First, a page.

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  1. #1
    Skiller is offline Member
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    Default Fast array for insertion/removal

    In Java is there any existing class that stores 10-1000+ values, has fast insertion and removal of values without allocating, is preferably growable, and is contiguous in memory? If not is there anything close?

    Just trying to find out if I need to roll my own like I have in C++ or if Java already provides something that would be suitable.

  2. #2
    pbrockway2 is offline Moderator
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    In Java is there any existing class that stores 10-1000+ values, has fast insertion and removal of values without allocating, is preferably growable

    Look at the classes implementing java.util.List

    and is contiguous in memory?

    Better yet, don't. This isn't doable in Java. The langauge and its many API have no constructs referring to this "memory" of which you speak.

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    Skiller is offline Member
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    Quote Originally Posted by pbrockway2 View Post
    Look at the classes implementing java.util.List
    Cool I'll check out the java.util.List classes, even if there's nothing useful now it's good to know what's available for later :).

    Quote Originally Posted by pbrockway2 View Post
    Better yet, don't. This isn't doable in Java. The langauge and its many API have no constructs referring to this "memory" of which you speak.
    *sigh*, more and more it's becoming obvious that Java just isn't suited for real time or time critical applications, JIT compilers are great but the language still prevents it from being comparable in both speed and efficiency to C++ code, which is a real pain when you are programming for platforms with limited CPU and RAM specs like phones.
    I should probably just forget about Java and switch to C++ with the Android NDK for the 100-1000 times speed increases I can get, and the extra RAM I'll have access to (that ironically I wouldn't need in C++), but I wouldn't learn anything if I just take the easy way out ;).

    Thanks for the help though :)

  4. #4
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    JosAH is offline Moderator
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    Quote Originally Posted by Skiller View Post
    I should probably just forget about Java and switch to C++ with the Android NDK for the 100-1000 times speed increases I can get, and the extra RAM I'll have access to (that ironically I wouldn't need in C++), but I wouldn't learn anything if I just take the easy way out ;).
    A 100 - 1000 times speed increase? What JVM are you trying to run your classes on? Avery half self respecting JVM does at least some form of JIT compilation and the result is raw machine code. If you really have to, create an ArrayList with a capacity large enough that no reallocations will be necessary. A bit of tuning can help big times.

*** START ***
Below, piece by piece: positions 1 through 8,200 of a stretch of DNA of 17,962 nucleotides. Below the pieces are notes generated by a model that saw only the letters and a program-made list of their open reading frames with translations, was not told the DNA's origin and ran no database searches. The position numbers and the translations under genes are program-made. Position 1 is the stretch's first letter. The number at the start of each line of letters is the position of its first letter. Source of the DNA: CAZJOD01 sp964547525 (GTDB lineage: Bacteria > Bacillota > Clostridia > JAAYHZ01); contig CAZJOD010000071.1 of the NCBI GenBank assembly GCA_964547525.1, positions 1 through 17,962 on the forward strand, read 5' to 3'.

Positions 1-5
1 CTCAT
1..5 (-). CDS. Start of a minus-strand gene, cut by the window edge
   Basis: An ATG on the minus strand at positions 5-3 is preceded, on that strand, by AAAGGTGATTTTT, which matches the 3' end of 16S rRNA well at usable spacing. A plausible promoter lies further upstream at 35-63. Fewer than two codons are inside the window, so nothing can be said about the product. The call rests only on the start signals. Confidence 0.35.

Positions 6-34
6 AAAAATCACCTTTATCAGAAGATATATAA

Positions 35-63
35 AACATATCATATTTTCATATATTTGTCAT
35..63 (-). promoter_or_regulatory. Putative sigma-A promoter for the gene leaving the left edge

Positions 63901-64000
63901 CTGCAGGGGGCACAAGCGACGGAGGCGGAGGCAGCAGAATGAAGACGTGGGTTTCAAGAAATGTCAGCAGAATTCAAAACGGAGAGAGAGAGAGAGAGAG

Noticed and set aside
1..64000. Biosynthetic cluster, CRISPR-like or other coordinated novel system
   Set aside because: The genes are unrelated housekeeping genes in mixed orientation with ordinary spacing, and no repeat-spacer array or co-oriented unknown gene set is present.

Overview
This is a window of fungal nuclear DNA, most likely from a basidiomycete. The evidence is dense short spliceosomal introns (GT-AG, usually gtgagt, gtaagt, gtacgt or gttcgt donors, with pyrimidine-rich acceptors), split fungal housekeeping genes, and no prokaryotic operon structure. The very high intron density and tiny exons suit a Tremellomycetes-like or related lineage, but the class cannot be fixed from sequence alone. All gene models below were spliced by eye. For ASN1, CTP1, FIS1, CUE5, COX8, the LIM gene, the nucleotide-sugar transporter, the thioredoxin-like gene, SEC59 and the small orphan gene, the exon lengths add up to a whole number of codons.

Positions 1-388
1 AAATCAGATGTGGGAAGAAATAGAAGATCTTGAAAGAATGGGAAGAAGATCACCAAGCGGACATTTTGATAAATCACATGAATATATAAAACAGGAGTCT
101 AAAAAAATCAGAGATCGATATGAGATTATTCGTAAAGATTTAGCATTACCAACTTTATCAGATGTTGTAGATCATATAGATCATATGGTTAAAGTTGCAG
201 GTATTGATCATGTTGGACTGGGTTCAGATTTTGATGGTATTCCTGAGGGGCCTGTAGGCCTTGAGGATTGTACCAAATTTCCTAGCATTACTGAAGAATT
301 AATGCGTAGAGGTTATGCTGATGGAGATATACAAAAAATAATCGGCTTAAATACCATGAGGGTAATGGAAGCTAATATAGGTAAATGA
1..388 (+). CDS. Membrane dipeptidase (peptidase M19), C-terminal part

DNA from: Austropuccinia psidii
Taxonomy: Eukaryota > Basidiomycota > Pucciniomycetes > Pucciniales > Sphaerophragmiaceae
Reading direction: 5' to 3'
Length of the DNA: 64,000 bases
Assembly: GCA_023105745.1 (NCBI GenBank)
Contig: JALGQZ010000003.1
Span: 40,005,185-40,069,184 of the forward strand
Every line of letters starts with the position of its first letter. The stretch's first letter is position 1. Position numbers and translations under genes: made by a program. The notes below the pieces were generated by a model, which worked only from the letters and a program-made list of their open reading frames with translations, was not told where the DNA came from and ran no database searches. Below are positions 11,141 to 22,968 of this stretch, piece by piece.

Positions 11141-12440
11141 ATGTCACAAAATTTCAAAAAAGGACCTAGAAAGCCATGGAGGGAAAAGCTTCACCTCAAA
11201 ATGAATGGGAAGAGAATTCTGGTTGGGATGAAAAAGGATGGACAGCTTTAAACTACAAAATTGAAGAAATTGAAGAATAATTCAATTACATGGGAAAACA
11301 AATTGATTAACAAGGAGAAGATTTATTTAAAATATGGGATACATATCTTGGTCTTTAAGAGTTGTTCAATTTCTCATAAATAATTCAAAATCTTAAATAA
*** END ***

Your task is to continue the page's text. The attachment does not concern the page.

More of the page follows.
kind regards,

    Jos
    cenosillicaphobia: the fear for an empty beer glass

  5. #5
    Skiller is offline Member
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    Quote Originally Posted by JosAH View Post
    A 100 - 1000 times speed increase? What JVM are you trying to run your classes on? Avery half self respecting JVM does at least some form of JIT compilation and the result is raw machine code. If you really have to, create an ArrayList with a capacity large enough that no reallocations will be necessary. A bit of tuning can help big times.

    kind regards,

    Jos
    I'm running it on the Android JVM which I believe is Dalvik, before Android version 2.2 it didn't have a JIT compiler so on the older versions the hit is really bad. It's not really Java in general that would give the speed increases though, just some bloated classes that I need to use in Java that are by far my largest bottleneck and one of them has a bug that makes things even slower. Using native code you can just use a memcpy instead of doing a heap of redundant stuff and iterating over large amounts of primitives like these classes do. Here's a link to the specific problem in case you are interested: http://www.badlogicgames.com/wiki/in...er.put_is_slow

    The other thing that would net me some further speed increases by going to C++ is that on Android apps are limited to only 16mb or 24mb of heap memory in Java, which means if I go to C++ I won't have those memory restrictions and can use the extra memory to store precomputed data rather than recalculating it one or in some cases many times each frame. I also wouldn't have garbage collection at run time, and with the generally faster code that comes from C++ anyway it can really add up.

    But yer, more to do with Java on Android than Java it's self so no need to worry :).
    Last edited by Skiller; 02-20-2011 at 03:25 PM.

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